Ambitious plans to launch a ‘space nation’ called Asgardia already appear to be running into very Earth-like problems.
Hatched by an international group of scientists and backed by a Russian billionaire, the floating nation is set to take its first step into space later this year with the launch of its maiden data satellite.
However, the team behind the plan are having difficulties organizing his new country – including how the political system will work and what currency will be used.
The team, led by Dr Igor Ashurbeyli, billionaire and founder of the Aerospace International Research Center in Vienna, unveiled the bizarre plans at a press conference in Paris last October.
Dr Ashurbeyli said at the time he believed the space-bound private ‘country’ could ‘offer an independent platform free from the constraint of a land-based country’s laws.’
However, it seems some more human problems are getting in the way of this vision.
Dr Ashurbeyli told Wall Street Journal the biggest issue is ‘self-organization’.
‘No one has ever tried organising…what is today 100,000 citizens from 200 countries who don’t know each other and live in different places on Earth’, he said.
Future Asgardians speak many different languages and also have different political systems, which could lead to political unrest.
There is also debate as to whether the new nation should accept refugees from Earth.
Out of the 300,000 that initially signed up online, only 110,000 approved the constitution and were granted citizenship.
‘My task is to defend planet Earth and defend humanity’, he said.
Before launching he wants the UN to recognise Asgardia as a country.
Potential inhabitants have raised concerns about the constitution and how power will be shared among the space-dwellers.
Dr Ashurbeyli said it would be a constitutional monarchy similar to those in Europe, with himself as king and a fixed term of five years.
There is also concern about how taxation will work – which according to the constitution is voluntary.
These issues are part of the team’s attempt to form an independent country outside of the legal and physical bounds of our planet.
The nano-satellite will piggy back on a re-supply trip to the ISS in September according to a US Federal Communications Commission (FCC) filing in June.
‘The primary payload is a solid state device hard drive,’ Asgardia said in the application.
‘The drive is loaded on the ground with data, and the data is updated once in orbit.
‘A file is returned that verifies successful data transmission.’
The nano-satellite will measure just 4 by 4 by 8 inches (10 by 10 by 20 cm) – roughly the size of a loaf of bread – and weigh about 5 pounds (2.3 kg).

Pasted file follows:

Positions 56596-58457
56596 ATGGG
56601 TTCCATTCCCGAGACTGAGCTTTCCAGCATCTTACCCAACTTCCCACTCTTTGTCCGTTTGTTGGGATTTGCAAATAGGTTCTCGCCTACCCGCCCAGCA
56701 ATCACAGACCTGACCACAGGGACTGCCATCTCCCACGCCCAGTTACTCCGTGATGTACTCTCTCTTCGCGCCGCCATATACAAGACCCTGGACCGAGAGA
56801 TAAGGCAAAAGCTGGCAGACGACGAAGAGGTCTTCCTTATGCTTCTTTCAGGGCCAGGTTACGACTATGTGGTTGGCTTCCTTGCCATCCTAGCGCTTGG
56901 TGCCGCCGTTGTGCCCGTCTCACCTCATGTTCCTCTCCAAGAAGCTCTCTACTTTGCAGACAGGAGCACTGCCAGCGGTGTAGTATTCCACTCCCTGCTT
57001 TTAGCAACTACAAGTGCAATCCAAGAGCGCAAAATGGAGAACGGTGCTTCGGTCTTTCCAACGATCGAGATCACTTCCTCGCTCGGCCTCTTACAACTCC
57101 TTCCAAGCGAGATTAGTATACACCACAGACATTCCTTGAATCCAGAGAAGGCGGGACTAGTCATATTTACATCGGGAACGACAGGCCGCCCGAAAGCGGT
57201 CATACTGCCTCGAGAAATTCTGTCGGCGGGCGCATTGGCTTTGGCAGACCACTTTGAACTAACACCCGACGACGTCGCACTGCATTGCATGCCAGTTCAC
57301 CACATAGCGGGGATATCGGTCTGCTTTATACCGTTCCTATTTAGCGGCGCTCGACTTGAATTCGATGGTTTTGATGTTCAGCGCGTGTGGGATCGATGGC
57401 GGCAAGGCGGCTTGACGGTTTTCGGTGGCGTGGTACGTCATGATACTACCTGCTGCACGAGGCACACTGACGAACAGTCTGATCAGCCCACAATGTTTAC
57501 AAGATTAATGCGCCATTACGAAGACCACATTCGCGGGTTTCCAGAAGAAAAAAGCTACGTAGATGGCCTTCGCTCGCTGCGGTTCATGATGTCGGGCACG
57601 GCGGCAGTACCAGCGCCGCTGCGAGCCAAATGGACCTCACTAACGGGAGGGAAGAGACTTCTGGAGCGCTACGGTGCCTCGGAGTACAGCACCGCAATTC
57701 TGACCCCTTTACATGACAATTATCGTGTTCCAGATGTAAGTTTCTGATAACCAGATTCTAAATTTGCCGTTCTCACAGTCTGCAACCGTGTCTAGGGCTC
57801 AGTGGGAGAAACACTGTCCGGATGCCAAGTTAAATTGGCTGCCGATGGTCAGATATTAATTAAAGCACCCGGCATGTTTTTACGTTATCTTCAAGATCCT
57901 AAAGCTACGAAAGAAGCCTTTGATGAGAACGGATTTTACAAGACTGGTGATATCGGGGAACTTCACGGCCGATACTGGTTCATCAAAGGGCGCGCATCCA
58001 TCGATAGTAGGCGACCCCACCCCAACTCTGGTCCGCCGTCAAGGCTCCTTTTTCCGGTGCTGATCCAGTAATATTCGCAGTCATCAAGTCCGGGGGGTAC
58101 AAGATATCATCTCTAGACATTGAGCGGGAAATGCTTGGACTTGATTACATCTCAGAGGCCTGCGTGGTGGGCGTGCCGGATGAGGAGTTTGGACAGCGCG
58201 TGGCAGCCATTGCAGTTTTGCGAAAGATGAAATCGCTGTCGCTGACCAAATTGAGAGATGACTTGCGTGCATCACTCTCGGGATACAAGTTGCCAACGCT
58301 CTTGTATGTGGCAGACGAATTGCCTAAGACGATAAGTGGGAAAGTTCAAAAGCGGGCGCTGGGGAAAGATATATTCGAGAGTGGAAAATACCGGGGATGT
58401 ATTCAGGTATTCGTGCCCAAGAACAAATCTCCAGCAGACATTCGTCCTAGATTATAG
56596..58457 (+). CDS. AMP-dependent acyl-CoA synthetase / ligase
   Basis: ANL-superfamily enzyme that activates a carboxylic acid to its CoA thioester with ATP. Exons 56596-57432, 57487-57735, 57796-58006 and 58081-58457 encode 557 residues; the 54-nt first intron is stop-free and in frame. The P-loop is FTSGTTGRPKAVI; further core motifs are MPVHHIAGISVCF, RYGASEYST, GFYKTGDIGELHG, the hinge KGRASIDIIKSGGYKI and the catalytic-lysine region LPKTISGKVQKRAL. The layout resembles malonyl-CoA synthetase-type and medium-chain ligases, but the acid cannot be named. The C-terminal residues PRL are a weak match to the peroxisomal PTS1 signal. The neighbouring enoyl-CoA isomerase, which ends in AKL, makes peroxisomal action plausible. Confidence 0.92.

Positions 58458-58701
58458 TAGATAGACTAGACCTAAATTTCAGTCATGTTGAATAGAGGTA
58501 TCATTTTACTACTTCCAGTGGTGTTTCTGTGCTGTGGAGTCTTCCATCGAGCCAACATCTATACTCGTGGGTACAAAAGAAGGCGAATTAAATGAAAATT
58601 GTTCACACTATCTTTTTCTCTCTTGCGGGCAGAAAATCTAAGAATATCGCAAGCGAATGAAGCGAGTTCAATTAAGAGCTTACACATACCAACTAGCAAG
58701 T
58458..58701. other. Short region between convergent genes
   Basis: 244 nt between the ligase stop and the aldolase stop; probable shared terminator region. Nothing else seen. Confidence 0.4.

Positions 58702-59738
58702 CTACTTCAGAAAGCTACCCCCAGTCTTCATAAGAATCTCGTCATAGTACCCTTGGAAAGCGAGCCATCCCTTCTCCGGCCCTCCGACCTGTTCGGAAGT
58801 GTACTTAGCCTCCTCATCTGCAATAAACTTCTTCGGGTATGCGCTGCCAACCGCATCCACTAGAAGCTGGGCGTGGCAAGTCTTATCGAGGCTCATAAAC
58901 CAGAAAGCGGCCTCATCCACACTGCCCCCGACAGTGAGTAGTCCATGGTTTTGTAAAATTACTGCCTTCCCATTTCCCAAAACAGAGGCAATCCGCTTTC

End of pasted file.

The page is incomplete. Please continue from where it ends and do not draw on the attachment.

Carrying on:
It will come loaded with two particle detectors, mounted internally and externally, to test technologies that are key to the group’s goals.
‘From this data we can map the solar flux, and determine the radiation dosing that the internal electronics are receiving,’ the application said.
The project aims to create a new framework for ownership and nationhood in space by creating a completely new nation, according to the project leaders.
If the nation did come to fruition it would pave the way for off-planet data and tax havens floating in space.
One of the early developments planned by the team will be the creation of a state-of-the-art protective shield for all humankind.
This will protect the world from cosmic threats, both man-made and natural, to life on earth.
This includes space debris, solar flares and asteroid collisions, the researchers say.
There are estimated to be more than 20,000 traceable objects of man-made space junk, including old spacecraft, upper-stage rockets and final stage vehicles in near-Earth orbits.
Natural objects in space also pose a threat to life on the planet.
For example, the Chelyabinsk meteorite, which crashed over a major Russian town in 2013, injured 1,100 people and damaged 4,000 buildings.
‘The project’s concept comprises three parts – philosophical, legal and scientific/technological,’ said Dr Ashurbeyli.
‘Asgardia is a fully-fledged and independent nation, and a future member of the United Nations – with all the attributes this status entails.’
The founder says the essence of Asgardia is Peace in Space, and the prevention of Earth’s conflicts being transferred into space.
‘As low-Earth orbit becomes more accessible, what’s often called the ‘democratisation’ of space, a pathway is opening up to new ideas and approaches from a rich diversity of participants,’ said Professor David Alexander, Director of the Rice Space Institute at Rice University, Houston, Texas.
‘The mission of Asgardia to create opportunities for broader access to space, enabling non-traditional space nations to realise their scientific aspirations is exciting.’
FIRST SPACE NATION
Asgardia will be the first ‘space nation’.
The name comes from the city of the skies ruled by Odin from Valhalla in Norse mythology.
It is described as ‘a fully-fledged and independent nation, and a future member of the United Nations’.
The Asgardia Project Team is made up of experts from around the globe.
The project team is being led by Dr Igor Ashurbeyli, a Russian scientist and founder of the Aerospace International Research Center (AIRC) in Vienna.
By creating a new space nation, the experts behind the project hope to develop future space technology free from the restrictions of state control.
Alongside its announcement, Asgardia opened up applications for virtual citizenship via its website, and so far almost half a million people have pledged their allegiance.
The first Asgardia satellite will launch in September this year.
One of Asgardia’s first projects will be the creation of a protective shield to protect humankind from space debris, including asteroids.